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Jean-François Millet


The profound influence of the work of Jean-François Millet (1814-1875) upon Vincent van Gogh cannot be overstated. One can find many interesting and diverse influences which play a part in Van Gogh and his art. These even extend into other media such as literature (Van Gogh had a great respect for the works of Charles Dickens and their focus on the working class). While Van Gogh admired and studied the works of many artists including Rembrandt and Doré, none even begin to compare to the tremendous impact of Jean-François Millet's works upon Van Gogh's.

Millet was a painter and etcher of the Barbizon school and his career runs from the early to mid-1800s. During this period he produced about 700 paintings and 3,000 pastels and drawings. Unlike Van Gogh, Millet achieved some degree of success during his career and was fortunate enough to see his efforts rewarded and his works recognized and acclaimed.

Millet's modest background had a great influence on the subject matter of his works. "I was born as a peasant and shall die as a peasant", Millet once said (although, after achieving success, Millet did learn to appreciate a more comfortable life). Millet's works are a nostalgic tribute to farmers and labourers. He felt great compassion for people who worked the soil with their own hands--it is here that Van Gogh and Millet connect.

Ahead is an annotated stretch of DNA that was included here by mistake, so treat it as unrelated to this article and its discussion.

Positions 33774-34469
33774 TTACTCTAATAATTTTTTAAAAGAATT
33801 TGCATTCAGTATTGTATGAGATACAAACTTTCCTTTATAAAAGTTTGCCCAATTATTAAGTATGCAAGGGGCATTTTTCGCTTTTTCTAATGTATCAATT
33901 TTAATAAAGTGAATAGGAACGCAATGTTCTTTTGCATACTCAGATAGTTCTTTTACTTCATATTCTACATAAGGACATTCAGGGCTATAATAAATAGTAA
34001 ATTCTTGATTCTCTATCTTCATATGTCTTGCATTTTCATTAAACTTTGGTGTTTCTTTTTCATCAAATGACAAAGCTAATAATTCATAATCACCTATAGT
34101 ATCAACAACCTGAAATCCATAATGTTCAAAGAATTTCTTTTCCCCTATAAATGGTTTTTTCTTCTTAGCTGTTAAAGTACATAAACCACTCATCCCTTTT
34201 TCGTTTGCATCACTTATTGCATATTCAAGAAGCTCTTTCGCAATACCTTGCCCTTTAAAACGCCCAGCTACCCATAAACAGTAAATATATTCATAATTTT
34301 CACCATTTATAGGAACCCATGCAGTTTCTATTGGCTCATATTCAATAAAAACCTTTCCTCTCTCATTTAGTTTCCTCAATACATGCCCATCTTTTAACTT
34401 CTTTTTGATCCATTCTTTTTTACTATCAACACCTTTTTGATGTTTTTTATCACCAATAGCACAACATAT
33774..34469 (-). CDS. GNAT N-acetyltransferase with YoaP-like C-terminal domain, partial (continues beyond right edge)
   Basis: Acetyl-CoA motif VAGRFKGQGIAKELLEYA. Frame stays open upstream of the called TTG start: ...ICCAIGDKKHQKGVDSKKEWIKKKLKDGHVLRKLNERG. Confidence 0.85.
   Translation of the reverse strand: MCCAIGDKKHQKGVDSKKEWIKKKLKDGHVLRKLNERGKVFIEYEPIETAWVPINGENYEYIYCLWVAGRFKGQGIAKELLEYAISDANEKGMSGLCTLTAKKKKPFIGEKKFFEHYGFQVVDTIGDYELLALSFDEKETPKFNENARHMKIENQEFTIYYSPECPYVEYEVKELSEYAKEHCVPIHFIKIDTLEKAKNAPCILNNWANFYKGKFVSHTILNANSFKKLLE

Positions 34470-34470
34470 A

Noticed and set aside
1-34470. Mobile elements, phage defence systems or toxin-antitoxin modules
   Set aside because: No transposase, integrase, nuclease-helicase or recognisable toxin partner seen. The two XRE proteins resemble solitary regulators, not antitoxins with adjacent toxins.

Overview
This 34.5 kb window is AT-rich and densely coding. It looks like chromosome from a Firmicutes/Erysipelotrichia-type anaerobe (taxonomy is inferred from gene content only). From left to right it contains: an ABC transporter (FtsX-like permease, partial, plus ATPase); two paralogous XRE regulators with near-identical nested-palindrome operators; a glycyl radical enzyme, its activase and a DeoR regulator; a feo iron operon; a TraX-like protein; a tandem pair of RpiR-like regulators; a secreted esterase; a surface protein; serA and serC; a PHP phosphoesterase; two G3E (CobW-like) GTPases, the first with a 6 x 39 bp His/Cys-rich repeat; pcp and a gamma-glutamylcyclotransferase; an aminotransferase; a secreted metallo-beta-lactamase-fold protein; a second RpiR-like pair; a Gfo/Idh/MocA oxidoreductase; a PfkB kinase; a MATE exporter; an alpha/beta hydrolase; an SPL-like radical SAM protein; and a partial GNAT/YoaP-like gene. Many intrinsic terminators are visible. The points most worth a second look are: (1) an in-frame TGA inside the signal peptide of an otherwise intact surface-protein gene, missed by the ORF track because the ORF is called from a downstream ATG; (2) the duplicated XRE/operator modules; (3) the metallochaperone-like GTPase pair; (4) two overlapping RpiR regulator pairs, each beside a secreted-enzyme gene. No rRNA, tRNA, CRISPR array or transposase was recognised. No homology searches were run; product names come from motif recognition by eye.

Van Gogh always identified with the peasant class and, one could argue that he was at his most happy and fulfilled when he shared in their experience. His time in the Borinage seemed to have infused him with an even greater respect for those who toiled in order to maintain their meagre existence. Van Gogh, like Millet, viewed farmers and labourers as truly noble people and this is clearly reflected in his works.